Laura Lundy is Co-Director of the Centre for Children’s Rights and a Professor of Education Law and Children’s Rights in the School of Social Sciences, Education and Social Work at Queen’s University, Belfast. She is joint Editor in Chief of the International Journal of Children’s Rights. Her expertise is in law and human rights with a particular focus on children’s right to participate in decision-making and education rights. Her 2007 paper in the British Educational Research Journal, “’Voice’ is not enough” is one of the most highly cited academic papers in BERJ and on children’s rights ever. The model of children’s participation it proposes (based on four key concepts - Space, Voice, Audience and Influence) is used extensively in scholarship and practice. The “Lundy model” has been adopted by numerous national governments and public bodies as well as international organisations including the European Commission, World Health Organisation, UNICEF and World Vision.
Human rights law defines the expectations placed on the states (duty-bearers) that ratify international treaties and the corollary expectations of children (rights-holders) within education. It establishes qualified prescriptions for action while offering a framework for enacting reconciliations between the sometimes competing demands of society, education systems and schools and the individual student. When disputes arise about the content of curricula, dress codes, disciplinary sanctions and/or the nature of educational provision itself, human rights law is invoked frequently by those involved as a way of resolving conflicting demands. Geneva, as the birthplace and primary home of the UN’s global human rights system, is a fitting place to reflect on its value and limitations within education. This paper will track the evolution of the right to education, drawing on a number of case studies from across Europe to consider whether and, if so, it has offered a useful approach for reconciling the oft competing interests of the state, the public, parents/ guardians and the children who are the primary rights-holders. The paper will conclude with a consideration of what an explicit children’s rights-based approach might offer educational practitioners and researchers, with an emphasis on the entitlement of children to be involved in shaping not just education systems but understanding of human rights to, in and through education.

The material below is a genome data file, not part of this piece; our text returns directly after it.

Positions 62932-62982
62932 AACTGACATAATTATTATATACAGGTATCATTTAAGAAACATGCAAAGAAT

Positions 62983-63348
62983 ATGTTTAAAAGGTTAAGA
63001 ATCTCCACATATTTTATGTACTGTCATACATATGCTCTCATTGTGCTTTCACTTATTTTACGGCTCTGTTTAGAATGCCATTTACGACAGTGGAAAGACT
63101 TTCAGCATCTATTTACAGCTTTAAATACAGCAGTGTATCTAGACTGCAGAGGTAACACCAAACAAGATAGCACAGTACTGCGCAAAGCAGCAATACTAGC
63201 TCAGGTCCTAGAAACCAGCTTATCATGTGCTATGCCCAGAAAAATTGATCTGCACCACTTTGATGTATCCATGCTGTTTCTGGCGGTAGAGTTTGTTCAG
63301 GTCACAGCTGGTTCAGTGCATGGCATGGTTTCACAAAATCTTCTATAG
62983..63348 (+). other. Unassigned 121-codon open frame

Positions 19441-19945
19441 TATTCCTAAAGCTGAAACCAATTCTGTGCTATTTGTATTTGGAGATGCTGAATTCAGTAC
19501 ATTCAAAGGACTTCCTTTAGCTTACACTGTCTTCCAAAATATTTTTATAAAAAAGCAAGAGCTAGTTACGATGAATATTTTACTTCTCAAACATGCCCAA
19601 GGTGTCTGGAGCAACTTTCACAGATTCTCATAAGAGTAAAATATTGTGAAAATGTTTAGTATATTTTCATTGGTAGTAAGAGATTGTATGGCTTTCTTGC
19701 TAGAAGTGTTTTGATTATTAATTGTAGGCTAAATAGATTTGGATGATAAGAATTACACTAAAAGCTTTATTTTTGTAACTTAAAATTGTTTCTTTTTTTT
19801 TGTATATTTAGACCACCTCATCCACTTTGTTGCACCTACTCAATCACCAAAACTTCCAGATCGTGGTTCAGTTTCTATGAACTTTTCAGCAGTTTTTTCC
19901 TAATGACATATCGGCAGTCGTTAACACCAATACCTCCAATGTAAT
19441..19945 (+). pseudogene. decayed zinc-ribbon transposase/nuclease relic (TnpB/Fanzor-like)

|Review results announced|
|Early bird ends|
|Presentation times announced|
|Registration Deadline for Presenters|
|ERC 2021, online|
|ECER 2021, online|